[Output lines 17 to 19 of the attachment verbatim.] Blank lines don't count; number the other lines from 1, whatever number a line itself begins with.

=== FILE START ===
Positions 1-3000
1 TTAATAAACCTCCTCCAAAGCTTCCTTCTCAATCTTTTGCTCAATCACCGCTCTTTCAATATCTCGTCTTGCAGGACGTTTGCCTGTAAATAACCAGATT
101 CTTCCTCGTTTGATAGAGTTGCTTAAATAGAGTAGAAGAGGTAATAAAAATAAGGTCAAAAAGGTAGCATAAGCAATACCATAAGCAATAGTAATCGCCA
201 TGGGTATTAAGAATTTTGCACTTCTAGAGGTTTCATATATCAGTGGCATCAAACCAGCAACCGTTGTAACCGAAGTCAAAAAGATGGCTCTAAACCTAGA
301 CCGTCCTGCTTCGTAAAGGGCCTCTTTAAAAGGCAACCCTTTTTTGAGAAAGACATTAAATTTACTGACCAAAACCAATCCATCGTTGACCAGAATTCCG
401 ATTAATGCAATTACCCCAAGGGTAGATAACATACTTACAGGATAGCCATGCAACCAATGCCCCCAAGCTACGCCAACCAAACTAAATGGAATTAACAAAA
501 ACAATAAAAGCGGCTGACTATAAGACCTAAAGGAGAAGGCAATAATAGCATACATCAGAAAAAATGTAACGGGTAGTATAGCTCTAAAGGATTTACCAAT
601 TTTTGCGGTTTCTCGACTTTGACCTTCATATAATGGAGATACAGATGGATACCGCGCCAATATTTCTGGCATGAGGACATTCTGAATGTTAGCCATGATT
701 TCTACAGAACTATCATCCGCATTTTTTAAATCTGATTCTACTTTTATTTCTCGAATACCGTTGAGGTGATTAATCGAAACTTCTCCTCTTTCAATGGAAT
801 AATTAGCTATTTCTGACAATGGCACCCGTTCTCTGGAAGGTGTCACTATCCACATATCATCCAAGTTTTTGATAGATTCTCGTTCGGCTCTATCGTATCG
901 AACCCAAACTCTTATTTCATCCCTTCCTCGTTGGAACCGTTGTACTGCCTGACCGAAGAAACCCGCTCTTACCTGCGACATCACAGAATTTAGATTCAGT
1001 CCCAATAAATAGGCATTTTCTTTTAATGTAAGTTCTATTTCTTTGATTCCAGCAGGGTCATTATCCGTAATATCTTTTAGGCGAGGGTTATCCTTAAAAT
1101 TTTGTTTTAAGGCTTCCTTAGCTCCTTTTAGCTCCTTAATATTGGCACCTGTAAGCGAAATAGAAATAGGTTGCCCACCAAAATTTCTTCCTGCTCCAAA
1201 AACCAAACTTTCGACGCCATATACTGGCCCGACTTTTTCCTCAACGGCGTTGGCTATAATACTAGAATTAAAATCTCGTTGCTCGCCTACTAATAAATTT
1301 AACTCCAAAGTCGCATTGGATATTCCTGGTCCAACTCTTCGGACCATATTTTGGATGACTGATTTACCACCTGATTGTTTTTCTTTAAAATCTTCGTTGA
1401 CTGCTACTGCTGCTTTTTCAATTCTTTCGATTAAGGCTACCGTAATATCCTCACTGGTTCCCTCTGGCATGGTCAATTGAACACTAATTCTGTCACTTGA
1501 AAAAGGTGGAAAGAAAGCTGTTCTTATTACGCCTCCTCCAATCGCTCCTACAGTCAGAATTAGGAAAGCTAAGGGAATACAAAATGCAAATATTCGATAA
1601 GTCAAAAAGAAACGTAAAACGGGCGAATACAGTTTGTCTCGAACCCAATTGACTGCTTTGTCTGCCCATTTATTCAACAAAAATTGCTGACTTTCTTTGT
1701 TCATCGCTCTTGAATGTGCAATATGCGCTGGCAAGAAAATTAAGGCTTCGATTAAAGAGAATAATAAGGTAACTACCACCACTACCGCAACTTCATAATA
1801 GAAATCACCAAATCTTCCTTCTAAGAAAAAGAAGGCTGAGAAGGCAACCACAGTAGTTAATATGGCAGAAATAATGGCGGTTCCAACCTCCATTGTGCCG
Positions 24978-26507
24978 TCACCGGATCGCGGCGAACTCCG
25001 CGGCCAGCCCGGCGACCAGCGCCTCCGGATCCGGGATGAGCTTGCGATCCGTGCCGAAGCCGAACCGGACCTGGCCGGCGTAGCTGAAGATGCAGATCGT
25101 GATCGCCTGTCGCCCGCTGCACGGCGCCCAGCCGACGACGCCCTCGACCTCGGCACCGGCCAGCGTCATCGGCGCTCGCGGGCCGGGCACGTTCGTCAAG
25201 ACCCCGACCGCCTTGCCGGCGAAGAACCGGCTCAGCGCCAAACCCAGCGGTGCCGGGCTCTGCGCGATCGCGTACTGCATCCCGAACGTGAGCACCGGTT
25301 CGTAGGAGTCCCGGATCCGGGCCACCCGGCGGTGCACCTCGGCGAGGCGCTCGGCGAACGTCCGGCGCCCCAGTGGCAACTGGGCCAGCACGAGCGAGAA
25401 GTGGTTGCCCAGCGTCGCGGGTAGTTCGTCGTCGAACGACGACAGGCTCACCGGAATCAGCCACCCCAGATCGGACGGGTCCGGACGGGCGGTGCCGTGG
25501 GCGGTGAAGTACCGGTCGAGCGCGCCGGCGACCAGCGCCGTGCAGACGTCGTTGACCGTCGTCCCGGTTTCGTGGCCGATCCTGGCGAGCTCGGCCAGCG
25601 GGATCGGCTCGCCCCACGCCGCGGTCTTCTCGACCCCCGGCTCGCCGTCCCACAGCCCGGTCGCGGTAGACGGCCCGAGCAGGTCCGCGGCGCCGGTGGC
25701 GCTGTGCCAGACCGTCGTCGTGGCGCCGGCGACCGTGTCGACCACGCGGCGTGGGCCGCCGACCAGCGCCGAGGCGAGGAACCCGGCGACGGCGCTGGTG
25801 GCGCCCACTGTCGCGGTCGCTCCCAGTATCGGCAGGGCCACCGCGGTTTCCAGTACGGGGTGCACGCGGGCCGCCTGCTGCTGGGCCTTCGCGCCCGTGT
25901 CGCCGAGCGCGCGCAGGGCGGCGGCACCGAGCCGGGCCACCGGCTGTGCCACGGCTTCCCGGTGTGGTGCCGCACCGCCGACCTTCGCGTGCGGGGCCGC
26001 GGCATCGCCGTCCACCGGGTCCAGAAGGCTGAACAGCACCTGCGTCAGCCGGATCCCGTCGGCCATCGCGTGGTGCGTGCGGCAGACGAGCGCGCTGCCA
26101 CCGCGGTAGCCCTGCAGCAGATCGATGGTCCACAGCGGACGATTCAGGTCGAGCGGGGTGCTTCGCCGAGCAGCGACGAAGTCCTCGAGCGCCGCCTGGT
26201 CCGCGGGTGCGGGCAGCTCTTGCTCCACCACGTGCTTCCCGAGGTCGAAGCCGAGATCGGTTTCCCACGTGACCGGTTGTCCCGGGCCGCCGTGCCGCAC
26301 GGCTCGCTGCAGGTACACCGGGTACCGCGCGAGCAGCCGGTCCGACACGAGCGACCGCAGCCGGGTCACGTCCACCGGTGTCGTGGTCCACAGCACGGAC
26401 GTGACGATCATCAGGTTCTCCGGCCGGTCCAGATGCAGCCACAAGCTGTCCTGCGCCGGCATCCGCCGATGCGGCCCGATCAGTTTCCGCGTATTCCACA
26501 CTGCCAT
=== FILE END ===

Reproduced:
1501 AAAAGGTGGAAAGAAAGCTGTTCTTATTACGCCTCCTCCAATCGCTCCTACAGTCAGAATTAGGAAAGCTAAGGGAATACAAAATGCAAATATTCGATAA
1601 GTCAAAAAGAAACGTAAAACGGGCGAATACAGTTTGTCTCGAACCCAATTGACTGCTTTGTCTGCCCATTTATTCAACAAAAATTGCTGACTTTCTTTGT
1701 TCATCGCTCTTGAATGTGCAATATGCGCTGGCAAGAAAATTAAGGCTTCGATTAAAGAGAATAATAAGGTAACTACCACCACTACCGCAACTTCATAATA